(source: Google Images)
(source: Google Images)

The Mughal or the “mongol”  dynasty represent one of the most glorious, illustrious empires our country has seen second only to perhaps the Mauryas who reigned many centuries ago. There’s a certain fascination with this period (atleast with me)  mostly cause of the sheer aura, the  grandeur and opulence the dynasty came to signify- The Mughal impact is evident in its contribution towards our art and architecture,music, literature, basically anything related to aesthetics. They fostered elegance, high life, a kind of nazakat-tehzeeb in our way of living and conduct.

The early foundation of the empire was laid by Babur as we all know so well from our history books. He invaded India in 1526, captured Delhi by defeating Ibrahim Lodi, thereby topping their empire and giving birth to his own. Not much is known about Babur mostly because he died after ruling India for only 5 years and that too was embroiled in serious conflicts with the existing Afghans,Pathans and other factious clans trying to gain prominence at the time. The story of Babur before his Indian conquest is actually very interesting, by the time he invaded India he was in his  40s and capturing India was actually his last resort of ruling any country in his lifetime.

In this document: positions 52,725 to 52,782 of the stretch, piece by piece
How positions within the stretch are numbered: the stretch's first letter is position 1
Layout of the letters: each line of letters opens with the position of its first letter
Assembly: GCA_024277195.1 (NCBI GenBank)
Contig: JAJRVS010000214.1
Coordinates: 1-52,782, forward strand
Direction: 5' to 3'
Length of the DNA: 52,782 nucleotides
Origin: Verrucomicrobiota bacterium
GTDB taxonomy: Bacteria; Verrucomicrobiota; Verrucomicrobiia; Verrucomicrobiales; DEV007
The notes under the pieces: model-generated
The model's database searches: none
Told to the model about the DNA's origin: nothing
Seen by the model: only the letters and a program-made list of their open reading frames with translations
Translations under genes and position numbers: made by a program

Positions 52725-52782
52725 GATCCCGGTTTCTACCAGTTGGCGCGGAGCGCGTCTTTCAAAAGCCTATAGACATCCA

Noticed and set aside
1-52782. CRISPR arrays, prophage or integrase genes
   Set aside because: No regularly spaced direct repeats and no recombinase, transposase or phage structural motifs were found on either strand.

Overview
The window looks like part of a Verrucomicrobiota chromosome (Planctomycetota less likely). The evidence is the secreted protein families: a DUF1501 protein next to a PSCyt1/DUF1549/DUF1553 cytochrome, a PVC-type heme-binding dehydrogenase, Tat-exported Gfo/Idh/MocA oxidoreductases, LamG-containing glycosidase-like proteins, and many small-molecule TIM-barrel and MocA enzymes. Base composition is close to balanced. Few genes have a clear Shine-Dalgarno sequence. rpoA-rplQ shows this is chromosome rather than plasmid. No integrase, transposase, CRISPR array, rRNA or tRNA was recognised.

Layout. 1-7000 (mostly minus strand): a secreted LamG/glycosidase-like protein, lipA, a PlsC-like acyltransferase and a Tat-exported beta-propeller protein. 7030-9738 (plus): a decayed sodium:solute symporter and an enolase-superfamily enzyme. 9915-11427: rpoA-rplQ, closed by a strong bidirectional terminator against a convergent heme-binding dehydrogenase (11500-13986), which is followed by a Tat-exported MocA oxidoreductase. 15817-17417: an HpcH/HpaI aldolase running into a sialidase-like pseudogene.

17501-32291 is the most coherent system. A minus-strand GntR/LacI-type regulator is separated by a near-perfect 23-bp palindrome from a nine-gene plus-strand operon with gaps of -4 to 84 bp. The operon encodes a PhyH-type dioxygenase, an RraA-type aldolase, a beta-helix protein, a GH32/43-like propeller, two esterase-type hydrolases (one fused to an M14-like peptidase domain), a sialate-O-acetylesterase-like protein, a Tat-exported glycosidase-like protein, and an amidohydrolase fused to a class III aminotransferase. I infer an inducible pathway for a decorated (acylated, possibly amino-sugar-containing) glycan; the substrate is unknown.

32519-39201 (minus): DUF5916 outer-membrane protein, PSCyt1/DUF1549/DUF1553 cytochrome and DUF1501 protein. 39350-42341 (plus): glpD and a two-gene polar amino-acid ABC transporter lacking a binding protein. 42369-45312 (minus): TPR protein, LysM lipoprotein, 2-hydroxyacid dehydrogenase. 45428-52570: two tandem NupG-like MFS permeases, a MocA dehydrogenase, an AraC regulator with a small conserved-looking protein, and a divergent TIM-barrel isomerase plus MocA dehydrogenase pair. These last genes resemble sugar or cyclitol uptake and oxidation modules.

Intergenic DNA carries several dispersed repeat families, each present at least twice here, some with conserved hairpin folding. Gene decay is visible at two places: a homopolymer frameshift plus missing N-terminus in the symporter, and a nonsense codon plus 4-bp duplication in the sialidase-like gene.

Born Zahir-ud-din Mohammad nickname Babur was christened king of a small province called Ferghana at a tender age of 12. From there on began his arduous journey to set up his rule westwards towards Samarkand and beyond. Babur was obsessed with capturing Samarkand mostly because from there he wished to start setting up his empire in line with his ancestors -Timur and Chengiz khan before him. However that was not to be, he tried his best to capture the country, he briefly succeeded even but only to be toppled again by his bitter Uzbeg enemy Shaibani Khan. After losing Samarkand, Shaibani Khan pretty much drove out Babur from the entire region and for many years he was a wandering brigand- A king without a kingdom. Finally he got a lucky break at Kabul where he ruled for some years but he was restless. Although Kabul was  a rich and prosperous center, it was not quite the grand kingdom he has hoped to build. So after all his failings he looked eastwards -towards India. He had heard about the riches and the immense wealth that awaited him, however neither he nor his army were keen on settling here owning to the extreme weather conditions India was prone towards. Nonetheless, he wanted to rule over a big kingdom and India was his only chance left- so off he went.


Babur had a relatively easy conquest at the Battle of Panipat where he faced the existing Lodi ruler- Ibrahim. Despite being outnumbered by at least an half in army size of the Lodis, the Mughals were able to secure a victory owing to their strong unity and innovative war tactics. Ibrahim’s army although big was deeply divided and fragmented, Ibrahim himself was not a popular or even an able ruler and this is where the scales started tipping in Baburs favour. After few days of incursion Ibrahim was killed and his army was disabled completely. Babur spearheaded his way to Delhi, secured the treasury there and subsequently captured Agra as well. From here on Babur had laid his supremacy.